Scenario #2 — I’m at a restaurant and a woman walks in, she notices me glancing at her while she’s waiting to be seated.  Am I hitting on her?

Answer from a female perspective — It depends.  For instance, is she in the right “frame of mind” to believe that she’s cute or pretty enough to be hit on that evening?  Is the guy well dressed?  Who’s he with?  Who is she with?  Is he attractive?  Does he carry himself well?  Does she want attention that night?  Did he smile at her when he looked at her?  Does he have nice hair?  blah…blah…blah…

Honestly, there were some other random things that they listed off, but I have the attention span of a 5 year old with attention deficit disorder, so I missed a lot of what they were saying and just waited until I could give them my point of view.

Answer from a male perspective – Nope!  I’m in a restaurant, I’m hungry and bored, so unless that woman is wearing a dress made out of beef and chicken, I’m more than likely not hitting on her.  Just looking to see who’s coming in the door to pass the time.

Scenario #3 — I’m in my car sitting at a stop light.  Another car turns the corner and the female driver looks over and sees me…slows down a little bit and smiles as she makes the turn.  I smile back…did I just hit on her?

Answer from a female perspective — Yes!  She was interested because she slowed down to get a better look, and she smiled to give a signal that she liked what she saw.  Since I looked at her and smiled back, she assumes that I was clearly interested as well, and therefore, I hit on her.

I’m pretty sure this was the look I gave after hearing their answer…

Ryan-Reynolds-confused

Answer from a male perspectiveNope!  The fact that she slowed down was noticeable, but the look and smile was only taken as a friendly gesture and I responded in kind.  Nothing meant by it.  I didn’t hit on her.  I just smiled back as if saying, “hello”

After reading a post last week on “There’s this thing called biology” I received a better understanding of how men and women view being hit on, and I think it’s safe for me to say this…

Most women feel objectified by a man looking/staring at her, and she should, because that’s exactly what we’re doing.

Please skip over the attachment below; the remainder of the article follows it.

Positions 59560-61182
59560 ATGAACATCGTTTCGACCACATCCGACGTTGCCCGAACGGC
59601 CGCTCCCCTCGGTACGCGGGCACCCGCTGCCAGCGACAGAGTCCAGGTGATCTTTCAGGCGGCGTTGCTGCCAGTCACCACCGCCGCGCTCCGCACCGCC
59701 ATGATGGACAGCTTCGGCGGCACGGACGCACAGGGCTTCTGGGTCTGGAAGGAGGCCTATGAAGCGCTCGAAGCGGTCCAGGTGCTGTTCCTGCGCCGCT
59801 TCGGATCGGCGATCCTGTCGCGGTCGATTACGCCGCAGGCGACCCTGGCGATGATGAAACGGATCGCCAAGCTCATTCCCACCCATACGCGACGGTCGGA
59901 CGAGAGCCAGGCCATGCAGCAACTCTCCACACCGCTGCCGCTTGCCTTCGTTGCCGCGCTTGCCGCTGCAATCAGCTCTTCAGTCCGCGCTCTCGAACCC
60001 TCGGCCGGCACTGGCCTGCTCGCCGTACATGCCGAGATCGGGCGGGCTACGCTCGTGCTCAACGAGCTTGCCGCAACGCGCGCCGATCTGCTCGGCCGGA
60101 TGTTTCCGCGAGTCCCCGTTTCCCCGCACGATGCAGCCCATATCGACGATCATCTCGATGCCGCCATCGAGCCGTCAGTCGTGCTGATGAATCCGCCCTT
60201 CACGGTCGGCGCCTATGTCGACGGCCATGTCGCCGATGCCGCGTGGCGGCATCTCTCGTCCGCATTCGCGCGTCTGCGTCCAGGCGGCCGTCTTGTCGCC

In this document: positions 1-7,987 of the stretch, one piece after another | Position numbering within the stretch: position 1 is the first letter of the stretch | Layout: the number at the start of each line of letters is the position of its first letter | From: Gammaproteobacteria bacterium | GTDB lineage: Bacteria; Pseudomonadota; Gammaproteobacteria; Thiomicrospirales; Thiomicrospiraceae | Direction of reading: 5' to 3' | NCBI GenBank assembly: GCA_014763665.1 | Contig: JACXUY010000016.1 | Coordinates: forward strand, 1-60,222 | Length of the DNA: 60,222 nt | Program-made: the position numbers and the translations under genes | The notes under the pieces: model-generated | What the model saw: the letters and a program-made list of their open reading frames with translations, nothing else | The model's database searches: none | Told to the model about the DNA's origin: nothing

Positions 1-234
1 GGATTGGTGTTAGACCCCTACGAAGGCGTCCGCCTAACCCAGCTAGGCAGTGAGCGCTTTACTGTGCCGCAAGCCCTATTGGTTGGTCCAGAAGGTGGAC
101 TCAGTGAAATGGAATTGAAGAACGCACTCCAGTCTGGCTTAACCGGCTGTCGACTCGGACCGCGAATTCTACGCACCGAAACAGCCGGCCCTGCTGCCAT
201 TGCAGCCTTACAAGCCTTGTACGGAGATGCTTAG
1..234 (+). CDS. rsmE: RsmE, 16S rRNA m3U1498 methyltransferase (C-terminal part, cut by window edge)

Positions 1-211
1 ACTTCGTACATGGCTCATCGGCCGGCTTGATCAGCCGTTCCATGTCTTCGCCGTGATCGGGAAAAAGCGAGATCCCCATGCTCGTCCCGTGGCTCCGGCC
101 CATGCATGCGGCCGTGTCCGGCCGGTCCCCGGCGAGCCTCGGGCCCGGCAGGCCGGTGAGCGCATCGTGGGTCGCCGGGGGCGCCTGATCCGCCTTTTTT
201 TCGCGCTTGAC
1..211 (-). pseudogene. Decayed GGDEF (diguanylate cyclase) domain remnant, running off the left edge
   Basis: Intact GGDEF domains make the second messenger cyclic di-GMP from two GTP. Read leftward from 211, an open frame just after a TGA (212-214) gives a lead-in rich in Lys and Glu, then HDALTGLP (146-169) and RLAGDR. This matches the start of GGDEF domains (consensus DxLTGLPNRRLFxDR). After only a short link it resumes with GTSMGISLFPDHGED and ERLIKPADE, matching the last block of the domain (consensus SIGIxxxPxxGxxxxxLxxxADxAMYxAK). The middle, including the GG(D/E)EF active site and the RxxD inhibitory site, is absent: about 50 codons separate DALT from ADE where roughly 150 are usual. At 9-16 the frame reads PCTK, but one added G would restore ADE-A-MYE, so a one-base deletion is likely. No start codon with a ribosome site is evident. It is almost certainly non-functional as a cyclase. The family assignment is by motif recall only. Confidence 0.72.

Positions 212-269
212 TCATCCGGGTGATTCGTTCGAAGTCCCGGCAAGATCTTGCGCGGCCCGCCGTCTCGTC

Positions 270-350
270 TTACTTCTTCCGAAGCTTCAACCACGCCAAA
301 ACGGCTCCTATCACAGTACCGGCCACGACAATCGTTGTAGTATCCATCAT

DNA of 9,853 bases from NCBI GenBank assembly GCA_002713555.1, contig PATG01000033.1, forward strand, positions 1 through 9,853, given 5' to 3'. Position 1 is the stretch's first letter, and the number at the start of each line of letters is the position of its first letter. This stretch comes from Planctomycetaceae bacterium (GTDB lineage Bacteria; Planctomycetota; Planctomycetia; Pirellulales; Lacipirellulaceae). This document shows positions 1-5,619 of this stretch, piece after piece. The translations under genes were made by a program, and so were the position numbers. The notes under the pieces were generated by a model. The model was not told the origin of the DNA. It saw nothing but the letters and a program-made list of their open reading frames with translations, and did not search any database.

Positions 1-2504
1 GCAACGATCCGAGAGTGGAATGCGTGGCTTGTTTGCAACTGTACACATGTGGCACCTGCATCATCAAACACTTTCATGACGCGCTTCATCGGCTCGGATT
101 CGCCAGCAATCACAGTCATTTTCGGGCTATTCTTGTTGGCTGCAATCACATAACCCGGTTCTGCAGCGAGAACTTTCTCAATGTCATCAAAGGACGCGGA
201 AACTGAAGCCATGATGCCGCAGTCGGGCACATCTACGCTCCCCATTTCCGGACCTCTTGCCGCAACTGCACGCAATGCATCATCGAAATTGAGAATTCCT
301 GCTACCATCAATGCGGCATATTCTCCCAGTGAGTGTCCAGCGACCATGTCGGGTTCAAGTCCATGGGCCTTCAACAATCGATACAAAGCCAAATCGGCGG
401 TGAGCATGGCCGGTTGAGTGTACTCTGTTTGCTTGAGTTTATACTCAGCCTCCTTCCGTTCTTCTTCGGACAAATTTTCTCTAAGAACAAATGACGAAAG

Men like looking at pretty things, and any time men see something pretty they most certainly want to possess it; therefore, since men see women as pretty things, we men view women as objects and desire to possess said object.  Concluding that Men most certainly objectify women when they stare at them.

I could lie and tell you that men never objectify women if they stare, but that would be wrong. 

Furthermore, if a man looks at a woman for a long period of time, he’s not necessarily hitting on her…

…okay…

…maybe he is…

But it’s only mental.

Men have this pathetic idea that they can use mental telepathy to communicate their desires to women they stare at.  It’s true.  They believe that if they stare long enough, they can “will” any woman into turning around, making her realize that he is the most adorable, most attractive man she’s ever laid eyes on and she’ll be his for life.

It’s all very pathetic…I know; but for the most part guys are wimps and lack confidence to walk up to a woman and talk with her, so they do stupid, idiotic things to try to convince women they are cute, cuddly and adorable. 

Seriously, ladies…take note…men are wimps by nature. 

The majority of men don’t have the stones to walk up to a woman in person and say “hello”, so to counter this problem they use things like alcoholic beverages and online dating sites to provide them with a false confidence, which allows men the ability to hide their true, pathetic identity and be whoever they want without feeling insecure. 

This is the number one reason I believe ALL women should avoid online dating sites and force men to…pardon the expression…”Man-up”.  And yes…ladies, you have that much power…if you want a guy to be himself, force him to approach you in person and show you the same respect he desires from you. 

(wow…that’s a scarey thought.)

Online dating is pathetic.  I’ve tried it…so I can say that without a hint of reservation, and don’t be surprised if you read a rant about this topic in a future post.

Okay…so to conclude…

The overall perspective of how men and women define “being hit on” is really pathetic.

 –

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58 thoughts on “Being Hit On, A Difference of Perspective

  1. My definition is even more restrictive than yours. I’d say it’s to actively pursue/advertise the possibility of a date. If I’m not flirting I basically don’t call it hitting on someone. Of course I will throw out cheesy lines like ‘Hey do you have a band aid because I skinned my knee falling for you.’ Just because I want to make a girl smile. So take that with a grain of salt.